In the late sixties I first read My Side of the Mountain and was forever hooked. Between that book and The Willie Mays Story (thanks Scholastic book service) my love for voracious reading was kindled. “Mountain” is every boy’s ideal adventure; running away, living in a tree with a pet peregrine falcon, how could it get any better? That remained the standard for a wild escapade until I checked out a library book about a young man who hiked the Pacific Crest Trail alone, the title of which escapes me. Here was an adventure, a solo journey into my beloved mountain forests, hiking with a gigantic, external-frame Kelty backpack and enormous leather boots. I longed for years to emulate this hike, thinking about it on shorter jaunts and knowing that I would never be able to set aside the time to actually accomplish it. I would have to enjoy it vicariously.
With my radar tuned this way, a browse through the local bookstore landed on Dan White’s recently published book The Cactus Eaters. White’s memoir brought Mountain immediately to mind as he chucks his newspaper job and goads his much more driven girlfriend into a grand lark, hiking the 2650 miles of the Pacific Crest Trail from Mexico to Canada. Never mind that they had not been more than weekend hikers nor had they shared any confined space in the past, this pair set out into the heat of the Southern California desert. Dan and Allison were going to face the Sierra Nevada, the Cascades and all of the challenges with 70 pounds of camping gear strapped to their backs. We’re not given Allison’s reasons for joining the expedition except boredome and wanderlust, but Dan is revelatory in hoping to reshape his image of himself and escape the tentacles of adult life.
The travails start early in the Mojave as the pair discovers that this journey might be harder than they anticipated. Scarce water is jettisoned on a whim as the barrenness of the environment plays with the hiker’s minds, exposing their raw personalities. Dan’s insecurities threaten to derail the journey at numerous junctions, his snarky observations of other hikers and the trail angels who come to his aid giving the narrative a darker edge. A part of Dan’s journey of self realization appears to be the criticism of others, evident in his gleeful attachment to the pejorative unbecoming description of hikers following Ray Jardine’s methods. As he describes his girlfriends transformation into a hardened, shapely, sun-bleached blond, he also seems to be so insecure that the reader is led to wonder why Allison doesn’t leave him at one of the supply stops…walking away humming a death metal hiking ode.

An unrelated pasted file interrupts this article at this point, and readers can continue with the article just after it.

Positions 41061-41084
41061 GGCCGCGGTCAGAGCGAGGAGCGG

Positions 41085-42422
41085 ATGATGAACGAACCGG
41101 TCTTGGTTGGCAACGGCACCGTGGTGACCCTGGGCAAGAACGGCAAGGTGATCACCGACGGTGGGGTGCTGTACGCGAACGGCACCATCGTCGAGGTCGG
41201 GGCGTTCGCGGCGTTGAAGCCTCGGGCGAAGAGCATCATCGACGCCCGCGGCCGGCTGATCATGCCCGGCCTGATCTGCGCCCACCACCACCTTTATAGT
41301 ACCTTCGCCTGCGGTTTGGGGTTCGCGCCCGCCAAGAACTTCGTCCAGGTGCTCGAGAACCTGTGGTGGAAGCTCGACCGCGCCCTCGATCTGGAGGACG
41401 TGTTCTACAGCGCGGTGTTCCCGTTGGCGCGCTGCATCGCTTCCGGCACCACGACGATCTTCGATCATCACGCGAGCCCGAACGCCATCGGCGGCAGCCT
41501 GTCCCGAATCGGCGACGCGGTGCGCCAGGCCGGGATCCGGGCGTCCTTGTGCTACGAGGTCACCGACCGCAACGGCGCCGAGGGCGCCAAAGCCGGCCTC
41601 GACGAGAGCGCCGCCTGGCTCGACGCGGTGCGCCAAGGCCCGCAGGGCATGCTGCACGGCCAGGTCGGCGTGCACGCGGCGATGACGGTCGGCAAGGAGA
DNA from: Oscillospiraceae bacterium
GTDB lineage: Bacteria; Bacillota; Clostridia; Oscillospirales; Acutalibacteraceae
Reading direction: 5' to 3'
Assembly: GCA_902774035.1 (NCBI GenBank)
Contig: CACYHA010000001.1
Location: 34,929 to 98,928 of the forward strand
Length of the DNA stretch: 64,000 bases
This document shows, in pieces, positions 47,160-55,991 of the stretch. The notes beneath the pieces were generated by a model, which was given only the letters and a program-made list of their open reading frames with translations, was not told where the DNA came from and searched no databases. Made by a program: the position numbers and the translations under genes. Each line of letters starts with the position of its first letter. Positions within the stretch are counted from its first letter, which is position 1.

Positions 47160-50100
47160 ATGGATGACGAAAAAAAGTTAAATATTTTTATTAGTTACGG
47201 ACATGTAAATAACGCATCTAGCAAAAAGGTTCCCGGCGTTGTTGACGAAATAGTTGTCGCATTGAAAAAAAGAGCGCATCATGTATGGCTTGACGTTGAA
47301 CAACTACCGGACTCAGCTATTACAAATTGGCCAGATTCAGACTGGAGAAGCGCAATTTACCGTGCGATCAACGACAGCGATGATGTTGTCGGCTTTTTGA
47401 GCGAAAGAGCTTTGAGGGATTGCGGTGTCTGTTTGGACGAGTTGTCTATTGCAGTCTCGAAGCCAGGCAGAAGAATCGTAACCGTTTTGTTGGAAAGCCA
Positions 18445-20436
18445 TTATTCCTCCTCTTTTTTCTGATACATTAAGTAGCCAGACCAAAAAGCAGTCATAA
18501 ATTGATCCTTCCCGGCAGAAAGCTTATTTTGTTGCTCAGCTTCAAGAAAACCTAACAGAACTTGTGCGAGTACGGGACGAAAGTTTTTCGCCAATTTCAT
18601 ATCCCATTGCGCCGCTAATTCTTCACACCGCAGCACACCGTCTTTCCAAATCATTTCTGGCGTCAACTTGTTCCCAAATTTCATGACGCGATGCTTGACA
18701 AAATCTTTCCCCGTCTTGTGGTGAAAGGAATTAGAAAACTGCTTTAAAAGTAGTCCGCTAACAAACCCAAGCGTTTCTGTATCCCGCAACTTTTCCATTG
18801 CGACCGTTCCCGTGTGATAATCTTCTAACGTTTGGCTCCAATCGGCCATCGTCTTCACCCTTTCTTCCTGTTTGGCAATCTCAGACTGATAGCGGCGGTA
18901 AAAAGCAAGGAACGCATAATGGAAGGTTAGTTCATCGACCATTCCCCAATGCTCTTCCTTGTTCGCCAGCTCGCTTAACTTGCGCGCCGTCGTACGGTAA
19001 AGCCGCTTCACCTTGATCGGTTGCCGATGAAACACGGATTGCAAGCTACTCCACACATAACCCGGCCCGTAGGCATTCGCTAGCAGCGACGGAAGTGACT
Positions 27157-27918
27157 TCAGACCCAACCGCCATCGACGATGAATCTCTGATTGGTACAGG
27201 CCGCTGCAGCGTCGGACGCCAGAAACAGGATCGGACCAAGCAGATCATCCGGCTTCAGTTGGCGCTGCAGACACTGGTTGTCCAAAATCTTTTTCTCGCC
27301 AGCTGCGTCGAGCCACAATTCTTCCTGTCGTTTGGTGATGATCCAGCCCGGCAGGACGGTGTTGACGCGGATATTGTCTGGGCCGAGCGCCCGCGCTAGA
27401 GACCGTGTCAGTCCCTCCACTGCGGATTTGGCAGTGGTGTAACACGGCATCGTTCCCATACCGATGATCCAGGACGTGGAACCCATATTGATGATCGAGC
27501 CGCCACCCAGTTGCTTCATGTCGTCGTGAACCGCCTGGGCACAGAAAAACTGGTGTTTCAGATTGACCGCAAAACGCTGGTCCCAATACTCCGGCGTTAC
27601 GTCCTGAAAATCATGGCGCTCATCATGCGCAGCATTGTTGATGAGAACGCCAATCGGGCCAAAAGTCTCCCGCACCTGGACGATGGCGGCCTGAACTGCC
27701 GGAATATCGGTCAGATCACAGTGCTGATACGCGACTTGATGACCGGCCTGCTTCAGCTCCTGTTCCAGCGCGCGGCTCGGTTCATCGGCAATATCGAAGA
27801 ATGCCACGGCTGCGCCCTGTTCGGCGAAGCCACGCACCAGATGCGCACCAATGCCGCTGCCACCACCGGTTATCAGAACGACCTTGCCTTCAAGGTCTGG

Unlike Bryson’s Appalachian trail memoir, The Cactus Eaters ends on a very sour note. Abandoning his girlfriend, Dan paints a picture of his spiral into near insanity after completing the trail in a second trip. His self absorption in the final pages threatens to ruin the entirety of the preceding pages as the ordinary guy of the first steps of the trek becomes little more than a simpering boy, sitting in his room in his boxers purportedly longing to be like the men he met on the trail who had cast off the bonds of polite society, yet lacking the courage to do so.
Cactus Eaters is a fine trail narrative, good for a summer read as we each consider our own little adventures. Except for White’s meltdown and his admittedly boorish treatment of his girlfriend, he is a writer we can look forward to reading in the future.